Lens-Artist Challenge: Why the Blur?

This week’s Lens-Artist Challenge is about “bokeh” – that blurring of certain portions of a photo that photographers can achieve with the right settings and point of focus. I have a basic understanding of what I need to do with the camera, but to compensate for my lack of confidence in knowing what I am doing, I frequently take several photos with different aperture settings and sometimes different focal lengths. Then I can chose which photos I think best achieve the goal of bringing out the beauty of my subject. I am a very humble, amateur, self-taught, late-blooming photographer – but I know what I like in the photographs I take and when a photograph can be sent to the thrash can.

I realized, as I was perusing files looking for photographs with blur that is pleasing, that I use blur for many reasons. This first photograph of a lily taken outside my Florida door has a plain wall as a background and I really like the very subtle blur of the bud and leaves behind the in-focus bloom. I wanted the eye of the viewer to explore the beauty of the blossom.

I was drawn to the next subject because of the suggestion of a story in the three blossoms and the beautiful colors in the center. My choice was to keep most of the immediate foliage and flowers in focus to give context to the flowers (instead of zooming in to only portray an individual flower), while blurring a very busy background.

I was taking a photograph of something beyond the little critter below when I noticed him peeking out from behind a leaf. I zoomed in close to him to shortened my depth of field so that he didn’t get lost in the very busy background – something that I image he was trying to do. My primary goal of this photograph, however, was to capture his silhouette through the leaf. The bokeh helped me accomplish my primary purpose instead of being the main purpose. I don’t think I ever make bokeh my primary goal.

The next photograph is one of my favorite tulip photos, taken outside the Boone Tavern Hotel in Berea, Kentucky. The settings I used created a blurring of background shrubs and railing to the extent that they create a sense of depth but also are recognizable so they provide a setting for the tulips – provide a bit of story. I also like the effect of the gradual and subtle blurring towards the back of this bed of tulips. No single tulip is focused, instead the story is all about the beautiful bed of tulips and the blending colors.

When I walk around the Naples Botanical Garden I am always looking for images that can tell a story. When I see beautiful blossoms I think about where they are blooming and wonder about their life-cycle. Because I visit two or three times a week, I make mental notes to check back on our next walk-about to check on changes taking place. I noticed the blooms in the tree below and wanted to record the characteristics of the tree along with the blossom. This time the subtle bokeh helped me retain the structure of the tree while maintaining the focus on the flower. On future visits I will watch for seed pods, to complete the story for a future post.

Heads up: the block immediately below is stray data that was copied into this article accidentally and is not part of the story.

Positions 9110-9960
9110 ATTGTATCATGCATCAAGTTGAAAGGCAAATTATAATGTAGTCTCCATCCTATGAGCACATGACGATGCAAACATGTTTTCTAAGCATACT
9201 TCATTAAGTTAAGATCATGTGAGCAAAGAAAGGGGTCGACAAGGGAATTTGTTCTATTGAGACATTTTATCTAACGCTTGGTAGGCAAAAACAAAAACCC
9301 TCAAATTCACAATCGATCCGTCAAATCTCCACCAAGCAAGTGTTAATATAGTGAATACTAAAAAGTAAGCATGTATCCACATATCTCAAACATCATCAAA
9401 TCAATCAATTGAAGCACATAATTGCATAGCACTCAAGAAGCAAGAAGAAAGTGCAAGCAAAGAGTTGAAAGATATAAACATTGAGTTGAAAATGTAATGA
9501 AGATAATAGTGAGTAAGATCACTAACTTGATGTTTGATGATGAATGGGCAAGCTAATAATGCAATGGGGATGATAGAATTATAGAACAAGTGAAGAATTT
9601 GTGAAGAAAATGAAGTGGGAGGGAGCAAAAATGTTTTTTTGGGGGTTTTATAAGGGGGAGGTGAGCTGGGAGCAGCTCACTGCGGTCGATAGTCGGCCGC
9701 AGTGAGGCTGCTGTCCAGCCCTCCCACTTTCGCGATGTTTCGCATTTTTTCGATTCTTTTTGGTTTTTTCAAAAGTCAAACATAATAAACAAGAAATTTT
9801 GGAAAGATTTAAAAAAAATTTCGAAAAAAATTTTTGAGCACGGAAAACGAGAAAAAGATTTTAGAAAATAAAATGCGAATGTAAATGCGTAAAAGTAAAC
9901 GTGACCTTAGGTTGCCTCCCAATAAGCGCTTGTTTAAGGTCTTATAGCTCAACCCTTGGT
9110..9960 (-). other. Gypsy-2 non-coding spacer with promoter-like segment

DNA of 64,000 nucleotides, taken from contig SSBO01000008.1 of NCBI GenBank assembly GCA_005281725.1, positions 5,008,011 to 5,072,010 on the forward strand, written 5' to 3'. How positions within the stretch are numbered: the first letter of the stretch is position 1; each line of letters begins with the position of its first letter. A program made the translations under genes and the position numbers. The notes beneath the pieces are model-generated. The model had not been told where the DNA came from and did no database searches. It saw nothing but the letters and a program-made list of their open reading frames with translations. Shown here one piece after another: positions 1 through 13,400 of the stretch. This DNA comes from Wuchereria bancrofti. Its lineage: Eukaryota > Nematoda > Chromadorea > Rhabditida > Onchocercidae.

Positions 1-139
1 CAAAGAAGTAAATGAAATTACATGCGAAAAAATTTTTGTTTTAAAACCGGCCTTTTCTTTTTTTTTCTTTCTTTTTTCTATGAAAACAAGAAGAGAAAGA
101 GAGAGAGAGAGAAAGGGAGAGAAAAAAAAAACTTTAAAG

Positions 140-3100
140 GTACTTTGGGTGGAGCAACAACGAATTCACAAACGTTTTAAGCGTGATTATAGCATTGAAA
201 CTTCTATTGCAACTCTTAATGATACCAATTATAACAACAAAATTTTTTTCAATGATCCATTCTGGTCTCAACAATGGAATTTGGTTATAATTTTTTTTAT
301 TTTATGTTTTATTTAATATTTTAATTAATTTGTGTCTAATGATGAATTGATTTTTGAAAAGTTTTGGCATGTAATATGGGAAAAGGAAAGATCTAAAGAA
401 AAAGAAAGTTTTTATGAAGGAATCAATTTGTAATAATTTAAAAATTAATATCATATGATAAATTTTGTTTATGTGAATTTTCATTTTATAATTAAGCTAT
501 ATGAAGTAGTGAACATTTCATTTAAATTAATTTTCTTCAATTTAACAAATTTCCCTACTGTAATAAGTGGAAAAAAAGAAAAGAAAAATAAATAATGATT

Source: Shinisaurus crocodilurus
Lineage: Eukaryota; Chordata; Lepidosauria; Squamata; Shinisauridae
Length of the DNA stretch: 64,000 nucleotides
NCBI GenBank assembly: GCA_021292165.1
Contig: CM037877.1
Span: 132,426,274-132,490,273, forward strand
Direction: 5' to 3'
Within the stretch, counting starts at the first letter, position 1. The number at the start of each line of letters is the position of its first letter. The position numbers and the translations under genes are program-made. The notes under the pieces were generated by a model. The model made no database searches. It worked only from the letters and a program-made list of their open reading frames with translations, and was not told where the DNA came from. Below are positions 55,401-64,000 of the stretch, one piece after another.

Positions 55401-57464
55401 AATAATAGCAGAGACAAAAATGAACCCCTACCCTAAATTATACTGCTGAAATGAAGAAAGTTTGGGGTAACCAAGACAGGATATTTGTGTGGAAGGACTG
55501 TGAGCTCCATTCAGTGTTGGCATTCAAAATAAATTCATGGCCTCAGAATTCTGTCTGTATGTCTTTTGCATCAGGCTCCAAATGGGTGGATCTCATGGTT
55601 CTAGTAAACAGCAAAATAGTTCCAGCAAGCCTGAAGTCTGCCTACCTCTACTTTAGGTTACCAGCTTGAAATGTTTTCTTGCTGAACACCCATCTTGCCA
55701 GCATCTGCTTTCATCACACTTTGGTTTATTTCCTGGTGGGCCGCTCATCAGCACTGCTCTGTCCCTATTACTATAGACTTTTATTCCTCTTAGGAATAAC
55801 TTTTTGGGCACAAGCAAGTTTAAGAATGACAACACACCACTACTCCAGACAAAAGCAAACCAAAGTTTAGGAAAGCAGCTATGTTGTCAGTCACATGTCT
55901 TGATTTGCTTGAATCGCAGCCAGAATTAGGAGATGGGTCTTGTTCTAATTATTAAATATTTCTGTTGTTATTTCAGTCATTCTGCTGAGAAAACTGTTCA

I think the following photograph is one of my all-time favorites. Maybe I love it because of the subtle tones, its gentleness at this time of pandemic and war. The gentle blur, the bokeh, allows our brain to comprehend the complexity of the clusters of small milkweed flowers while having our eyes drawn to the butterfly and the complexity of the individual blossoms. And of course the total blur of the background and its color creates a perfect ground for the flower.

My objective for the next photo was to blur the gentle movement of the ocean moving towards the shore. The gulf water is much warmer than the water of the Great Lakes. I am always surprised when I take my shoes off and wade in the surf. The blur of the photo, created with a very slow shutter speed, reminds me of the gentleness and warmth of the hour.

Sometimes bokeh blur happens by the simple luck of the shutter click. I’m not going to try to convince you that I planned how to catch that gentle blur of the butterfly’s wing.

Being Unfocused: How Sweet it is.


A hot summer day seems to call me to lessen my focus, to dull my response, to slow down my breathing as I sit on my purple porch swing. Ben called for this week’s The Daily Post photography entries to focus on focus. I like to have my photographic subjects focused so most photos where I “messed up the focus” are deleted. I don’t have a keyword label for out-of-focus.

This one I saved, however, and it reflects my emotional view of life as we are working our way through the current early-summer hot spell. Although maybe it doesn’t have as much to do with a hot summer day as it does with my joy of growing older.

I am rejoicing in a newly-found state of mind where things that used to matter a lot, used to get me all worked up, aren’t as important any more. I can get concerned about our political mess but its okay for me to let it be a little blurred around the edges. Although I will act if I need to, my decreased energy requires that I be discerning about what I get worked up about. I have found that stress increases the pain and fatigue of fibromyalgia more than just about anything else.

I have found my sweet-spot of emotional and intellectual contentment if I focus in on what is happening in my state and national capitals – and then take a few steps back until it is all slightly out of focus. Photography has taught me a lot about life.